The surrealist art of Mexican painter, Frida Kahlo, holds a special place in many people’s hearts. Her emotional, dream-like paintings were often self-portraits and placed her in a world of allegories manifested into real events as she solemnly looks on. Kahlo’s keen eye and fearless nature weren’t only displayed on her canvasses; she made her body and her clothing forms of artistic broadcast as well. But, for decades after her death her wardrobe was kept a secret.
Kahlo was married to famed muralist and painter, Diego Rivera. The pair made headlines when they traveled to the US for Rivera’s commissioned murals in places like San Francisco, New York, and Detroit. Their tumultuous relationship began in 1929 and was filled with infidelities and even ended in divorce before they were reunited in later life and married for a second time.
While Rivera was in some aspects a poor partner for Kahlo, he was also accepting of her in ways that many others were not. Kahlo had suffered from polio as a child, leaving one of her legs shriveled in comparison to the other. Furthermore, a horrific bus accident left her with dozens of broken bones, a pierced uterus, and many other health problems that followed her for the rest of her life. These events clashed with her underlying health problems to create a perfect storm of lifelong illness and disability.
Until her death Kahlo had to wear various braces and casts, and these were changed out depending on how her numerous corrective surgeries had gone. Part of her right leg was amputated in 1953 due to an ongoing infection of gangrene, and she died only a year later.
While losing her leg was devastating to Kahlo and made her suicidal, she eventually embraced using a prosthetic leg- but not without customizing it. She had special wedged leather boots of Chinese red made, embroidered with glittering gold threads and adorned with little bells. Fashion choices like these gave her some agency over her painful, unpredictable, and always-ailing body.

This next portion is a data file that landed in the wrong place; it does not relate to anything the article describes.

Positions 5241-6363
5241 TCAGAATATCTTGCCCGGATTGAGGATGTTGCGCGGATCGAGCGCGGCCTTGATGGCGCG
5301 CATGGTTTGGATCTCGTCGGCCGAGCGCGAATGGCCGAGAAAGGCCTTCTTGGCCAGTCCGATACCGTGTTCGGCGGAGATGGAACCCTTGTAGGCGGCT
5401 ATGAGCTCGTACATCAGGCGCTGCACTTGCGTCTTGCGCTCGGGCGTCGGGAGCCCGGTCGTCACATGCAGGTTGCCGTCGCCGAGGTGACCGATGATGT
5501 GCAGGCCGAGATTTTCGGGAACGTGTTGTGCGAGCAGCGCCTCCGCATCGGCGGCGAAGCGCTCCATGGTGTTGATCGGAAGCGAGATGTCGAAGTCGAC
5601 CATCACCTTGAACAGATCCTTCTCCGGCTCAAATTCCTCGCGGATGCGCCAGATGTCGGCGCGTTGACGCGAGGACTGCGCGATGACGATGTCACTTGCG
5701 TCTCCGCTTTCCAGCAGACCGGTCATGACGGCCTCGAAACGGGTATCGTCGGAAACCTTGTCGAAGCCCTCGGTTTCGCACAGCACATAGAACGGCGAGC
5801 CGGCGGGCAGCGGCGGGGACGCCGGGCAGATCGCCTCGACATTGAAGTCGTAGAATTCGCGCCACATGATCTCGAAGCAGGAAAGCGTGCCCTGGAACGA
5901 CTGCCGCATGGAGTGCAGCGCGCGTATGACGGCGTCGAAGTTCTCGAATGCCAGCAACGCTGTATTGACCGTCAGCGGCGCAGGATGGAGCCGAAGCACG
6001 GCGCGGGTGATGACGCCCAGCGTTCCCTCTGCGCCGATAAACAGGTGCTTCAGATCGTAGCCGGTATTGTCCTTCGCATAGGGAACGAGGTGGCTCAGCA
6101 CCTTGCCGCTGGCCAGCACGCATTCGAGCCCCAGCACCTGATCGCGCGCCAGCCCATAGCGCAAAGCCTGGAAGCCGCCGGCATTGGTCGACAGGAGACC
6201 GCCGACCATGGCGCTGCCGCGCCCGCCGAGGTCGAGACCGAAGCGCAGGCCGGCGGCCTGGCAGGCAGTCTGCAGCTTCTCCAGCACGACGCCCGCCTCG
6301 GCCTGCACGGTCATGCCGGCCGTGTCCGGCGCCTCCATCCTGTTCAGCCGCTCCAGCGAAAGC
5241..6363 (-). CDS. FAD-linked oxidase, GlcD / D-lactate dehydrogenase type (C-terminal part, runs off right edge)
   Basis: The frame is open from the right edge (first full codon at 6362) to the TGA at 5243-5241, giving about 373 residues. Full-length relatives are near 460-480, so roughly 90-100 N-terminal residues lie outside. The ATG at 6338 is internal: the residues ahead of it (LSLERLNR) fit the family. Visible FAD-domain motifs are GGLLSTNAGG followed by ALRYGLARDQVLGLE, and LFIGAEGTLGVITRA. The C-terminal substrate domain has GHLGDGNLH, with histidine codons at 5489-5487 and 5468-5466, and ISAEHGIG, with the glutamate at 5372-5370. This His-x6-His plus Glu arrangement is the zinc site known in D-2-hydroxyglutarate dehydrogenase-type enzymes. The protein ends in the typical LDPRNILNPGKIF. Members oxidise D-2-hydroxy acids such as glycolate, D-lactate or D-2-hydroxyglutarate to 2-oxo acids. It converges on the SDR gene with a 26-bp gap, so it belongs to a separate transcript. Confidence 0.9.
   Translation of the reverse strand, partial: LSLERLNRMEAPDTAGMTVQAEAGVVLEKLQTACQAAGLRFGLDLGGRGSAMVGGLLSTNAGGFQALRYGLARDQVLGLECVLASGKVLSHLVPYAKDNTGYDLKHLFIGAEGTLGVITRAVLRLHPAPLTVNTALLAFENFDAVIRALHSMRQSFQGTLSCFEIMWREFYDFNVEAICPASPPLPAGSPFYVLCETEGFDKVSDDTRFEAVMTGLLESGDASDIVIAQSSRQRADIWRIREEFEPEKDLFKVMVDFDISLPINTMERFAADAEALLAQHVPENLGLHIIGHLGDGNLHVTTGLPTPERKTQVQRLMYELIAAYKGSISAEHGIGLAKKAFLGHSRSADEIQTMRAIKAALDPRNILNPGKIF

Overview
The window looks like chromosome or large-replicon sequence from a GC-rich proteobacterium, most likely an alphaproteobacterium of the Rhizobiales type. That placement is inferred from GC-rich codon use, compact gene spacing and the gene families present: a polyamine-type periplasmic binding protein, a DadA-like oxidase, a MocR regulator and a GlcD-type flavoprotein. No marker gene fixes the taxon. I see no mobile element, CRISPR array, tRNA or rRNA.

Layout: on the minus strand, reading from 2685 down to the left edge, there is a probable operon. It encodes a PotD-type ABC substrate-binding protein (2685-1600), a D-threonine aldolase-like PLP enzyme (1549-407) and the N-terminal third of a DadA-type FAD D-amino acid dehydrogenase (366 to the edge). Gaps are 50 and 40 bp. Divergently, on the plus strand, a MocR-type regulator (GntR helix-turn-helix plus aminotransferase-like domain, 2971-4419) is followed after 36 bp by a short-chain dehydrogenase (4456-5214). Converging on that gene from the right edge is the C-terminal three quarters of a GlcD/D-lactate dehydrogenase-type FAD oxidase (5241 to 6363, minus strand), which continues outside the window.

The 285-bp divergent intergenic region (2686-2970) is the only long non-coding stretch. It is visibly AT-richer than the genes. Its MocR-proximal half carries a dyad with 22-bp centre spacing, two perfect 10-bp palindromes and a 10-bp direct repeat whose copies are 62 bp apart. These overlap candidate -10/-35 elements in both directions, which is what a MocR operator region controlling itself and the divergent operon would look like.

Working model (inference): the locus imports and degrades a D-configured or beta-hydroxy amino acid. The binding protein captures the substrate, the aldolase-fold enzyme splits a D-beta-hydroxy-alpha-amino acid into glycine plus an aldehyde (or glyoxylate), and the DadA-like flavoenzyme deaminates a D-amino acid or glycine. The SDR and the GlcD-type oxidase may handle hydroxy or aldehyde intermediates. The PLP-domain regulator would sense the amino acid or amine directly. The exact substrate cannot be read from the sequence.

Kahlo embraced the theater of illness. She often had holes cut out of her plaster torso casts following her surgeries to showcase to friends and visitors the unhealed incision wounds. These same casts would be decorated with elaborate paintings and doodles, turning her medical devices into artistic spectacles.
Her clothes and hair were also intensely unique. She chose traditional Mexican garb most of the time, including the bright, blocky blouses so popular in Mexico and South America. Long skirts of bold patterns emblazoned with contrasting ribbons and lace comprised the lower half of her outfits and the look was often completed with crossed braids atop her head, sometimes crowned with flowers as if attending festivals on a daily basis.
Though he married again in 1955, Rivera was so heartbroken by her death that he ordered that her wardrobe be packed up and stuffed in one of the bathrooms of their La Casa Azul home. He further wished that these items remain untouched for at least 15 years after his own death. As it turned out, his end would be only a few years after Kahlo died.
The items in this secret wardrobe were forgotten about for decades and were only rediscovered around 2004 when the Frida Kahlo Museum (housed at La Casa Azul) unpacked them all and began the process of cataloging the items. The subsequent exhibit, entitled Frida Kahlo: Appearances Can Be Deceiving, was initially held at the museum, but in recent years the exhibit has traveled around the world.
The clothes have also been documented in a new book from Japanese photographer, Ishiuchi Miyako, who took pictures of the items against a white background to showcase their vibrant colors and textures for her new book, Frida by Ishiuchi.
Not only were her flamboyant clothes and decorated medical devices part of the secret wardrobe, her forgotten belongings included a pair of flashy cat-eye sunglasses. Despite her pronounced limp and famous unibrow, Kahlo was notoriously vain and always had lipstick, rouge, and nail polish on hand. Among the locked-away possessions were at least 3 bottles of Revlon nail polish: a clear coat, a fuchsia called frosted pink lightning, and a lighter shade called frosted pink snow.